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Google reportedly faces a record antitrust fine in Europe

It could pay around $3.4 billion to address EU claims that it abused its search dominance.

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Michael Short/Bloomberg via Getty Images

It's growing increasingly likely that Google will face European Union fines for allegedly abusing its dominance of internet search, but just how big will the penalty be? Huge, if you ask the Telegraph's sources. They claim that the European Commission expects to fine Google "in the region of" €3 billion ($3.4 billion) -- that's an all-time high for an EU antitrust payout, and far larger than previous record-setter Intel (which paid the equivalent of $1.4 billion). The massive sum would reflect the length of Google's perceived abuse, and might even "make an example" out of the company for supposedly implementing changes that made it even harder for competitors to get noticed in search results.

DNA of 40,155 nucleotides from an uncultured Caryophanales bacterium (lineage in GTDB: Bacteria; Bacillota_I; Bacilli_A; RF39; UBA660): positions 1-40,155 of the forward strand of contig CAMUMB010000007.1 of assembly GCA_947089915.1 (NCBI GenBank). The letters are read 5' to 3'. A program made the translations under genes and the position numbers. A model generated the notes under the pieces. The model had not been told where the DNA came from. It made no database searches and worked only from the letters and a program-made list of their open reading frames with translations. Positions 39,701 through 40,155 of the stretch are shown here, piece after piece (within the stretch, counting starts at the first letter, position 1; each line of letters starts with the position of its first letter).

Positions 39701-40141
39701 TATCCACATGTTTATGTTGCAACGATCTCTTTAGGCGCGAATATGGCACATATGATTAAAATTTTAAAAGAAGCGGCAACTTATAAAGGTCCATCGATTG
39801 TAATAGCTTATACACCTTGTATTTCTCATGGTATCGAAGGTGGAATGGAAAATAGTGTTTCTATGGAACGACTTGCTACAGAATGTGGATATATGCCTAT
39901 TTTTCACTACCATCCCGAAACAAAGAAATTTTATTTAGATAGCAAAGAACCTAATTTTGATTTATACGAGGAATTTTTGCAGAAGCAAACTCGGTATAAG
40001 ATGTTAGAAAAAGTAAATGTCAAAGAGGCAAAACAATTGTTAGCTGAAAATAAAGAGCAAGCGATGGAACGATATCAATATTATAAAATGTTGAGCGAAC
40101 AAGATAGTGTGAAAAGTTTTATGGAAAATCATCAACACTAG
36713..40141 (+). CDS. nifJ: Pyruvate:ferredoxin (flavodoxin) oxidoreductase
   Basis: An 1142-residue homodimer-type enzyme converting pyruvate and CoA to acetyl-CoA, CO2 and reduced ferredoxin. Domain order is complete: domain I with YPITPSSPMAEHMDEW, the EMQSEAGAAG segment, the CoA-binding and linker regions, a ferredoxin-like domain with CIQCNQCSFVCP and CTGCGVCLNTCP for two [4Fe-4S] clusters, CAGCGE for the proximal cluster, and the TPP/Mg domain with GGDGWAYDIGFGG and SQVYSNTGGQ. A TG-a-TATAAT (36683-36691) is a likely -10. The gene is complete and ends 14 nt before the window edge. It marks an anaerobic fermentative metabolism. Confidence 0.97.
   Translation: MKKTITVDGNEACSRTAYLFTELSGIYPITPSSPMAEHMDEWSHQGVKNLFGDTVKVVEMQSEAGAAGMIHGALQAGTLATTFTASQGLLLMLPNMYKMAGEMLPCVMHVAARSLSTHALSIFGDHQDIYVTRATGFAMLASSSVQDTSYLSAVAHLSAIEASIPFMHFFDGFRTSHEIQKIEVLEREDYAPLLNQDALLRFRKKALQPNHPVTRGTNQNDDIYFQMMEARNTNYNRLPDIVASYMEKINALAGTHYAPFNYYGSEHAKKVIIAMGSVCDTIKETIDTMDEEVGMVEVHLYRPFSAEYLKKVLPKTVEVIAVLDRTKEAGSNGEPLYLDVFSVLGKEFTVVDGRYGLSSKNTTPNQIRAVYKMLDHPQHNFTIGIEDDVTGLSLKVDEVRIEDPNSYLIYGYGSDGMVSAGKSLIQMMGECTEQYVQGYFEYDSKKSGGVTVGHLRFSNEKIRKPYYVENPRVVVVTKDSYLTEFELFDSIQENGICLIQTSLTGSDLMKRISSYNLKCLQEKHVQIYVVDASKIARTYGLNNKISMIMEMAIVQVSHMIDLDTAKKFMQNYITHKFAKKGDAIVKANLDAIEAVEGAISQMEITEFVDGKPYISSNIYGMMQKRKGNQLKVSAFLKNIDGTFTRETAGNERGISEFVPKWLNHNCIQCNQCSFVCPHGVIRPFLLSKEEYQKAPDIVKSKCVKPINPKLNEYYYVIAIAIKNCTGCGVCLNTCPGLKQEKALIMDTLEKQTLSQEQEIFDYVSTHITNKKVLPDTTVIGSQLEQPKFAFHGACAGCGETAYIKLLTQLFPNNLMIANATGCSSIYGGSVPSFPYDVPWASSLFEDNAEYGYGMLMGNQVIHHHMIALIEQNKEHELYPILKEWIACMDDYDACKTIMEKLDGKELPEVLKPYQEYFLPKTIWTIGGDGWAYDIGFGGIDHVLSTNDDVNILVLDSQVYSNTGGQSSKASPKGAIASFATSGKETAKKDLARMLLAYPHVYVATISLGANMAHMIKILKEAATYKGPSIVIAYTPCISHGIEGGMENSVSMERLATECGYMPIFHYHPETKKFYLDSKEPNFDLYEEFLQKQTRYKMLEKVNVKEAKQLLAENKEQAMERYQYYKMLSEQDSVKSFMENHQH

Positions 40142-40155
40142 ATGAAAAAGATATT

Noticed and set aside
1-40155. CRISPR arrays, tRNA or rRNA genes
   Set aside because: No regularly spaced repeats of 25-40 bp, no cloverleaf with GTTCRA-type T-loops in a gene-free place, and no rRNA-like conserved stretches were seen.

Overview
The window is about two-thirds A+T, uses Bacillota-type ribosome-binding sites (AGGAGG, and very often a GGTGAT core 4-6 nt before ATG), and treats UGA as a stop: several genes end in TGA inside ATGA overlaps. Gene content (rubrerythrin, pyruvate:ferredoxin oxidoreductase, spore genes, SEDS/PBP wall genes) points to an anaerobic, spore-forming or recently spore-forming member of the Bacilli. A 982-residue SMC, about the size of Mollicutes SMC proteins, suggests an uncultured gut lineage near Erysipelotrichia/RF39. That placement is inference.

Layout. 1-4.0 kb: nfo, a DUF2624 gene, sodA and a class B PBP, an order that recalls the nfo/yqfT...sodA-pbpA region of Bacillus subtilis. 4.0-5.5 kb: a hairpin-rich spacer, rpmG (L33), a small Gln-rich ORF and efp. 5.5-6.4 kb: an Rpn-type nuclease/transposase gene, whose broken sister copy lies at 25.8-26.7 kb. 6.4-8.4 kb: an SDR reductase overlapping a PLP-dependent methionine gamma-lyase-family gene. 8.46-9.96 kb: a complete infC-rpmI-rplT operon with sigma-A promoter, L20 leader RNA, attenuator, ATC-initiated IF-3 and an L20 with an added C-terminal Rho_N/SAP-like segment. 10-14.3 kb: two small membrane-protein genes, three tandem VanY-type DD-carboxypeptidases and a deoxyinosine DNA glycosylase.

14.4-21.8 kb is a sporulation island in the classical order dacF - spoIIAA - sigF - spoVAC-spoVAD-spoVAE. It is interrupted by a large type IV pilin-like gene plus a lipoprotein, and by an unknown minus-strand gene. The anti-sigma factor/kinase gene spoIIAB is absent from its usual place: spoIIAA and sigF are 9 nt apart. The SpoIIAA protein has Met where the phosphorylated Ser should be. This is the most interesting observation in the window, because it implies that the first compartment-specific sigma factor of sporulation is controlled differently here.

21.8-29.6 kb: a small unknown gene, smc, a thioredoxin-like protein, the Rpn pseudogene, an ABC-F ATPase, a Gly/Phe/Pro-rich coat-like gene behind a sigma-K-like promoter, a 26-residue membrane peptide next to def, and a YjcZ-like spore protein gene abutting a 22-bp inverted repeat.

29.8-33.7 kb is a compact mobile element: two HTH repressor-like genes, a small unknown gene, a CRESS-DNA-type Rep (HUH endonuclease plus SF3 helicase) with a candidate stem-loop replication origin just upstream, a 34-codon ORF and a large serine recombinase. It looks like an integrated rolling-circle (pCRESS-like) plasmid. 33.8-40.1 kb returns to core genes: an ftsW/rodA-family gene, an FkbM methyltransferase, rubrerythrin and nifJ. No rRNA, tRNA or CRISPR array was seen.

If the story is accurate, the Commission would announced the fine as early as June, and before a summer break at the latest. The terms aren't finalized, according to the tipsters, so there's a chance that the fine and other terms will change in the weeks ahead.

Neither the Commission nor Google has been willing to comment so far. However, Reuters sources previously stated that Google has given up trying to settle the EU case. While it reportedly still objects to accusations that it's anti-competitive (it cites the success of online shopping sites like Amazon and EBay as proof it's fair to rivals), it would rather resign itself to its fate than fight a losing battle.

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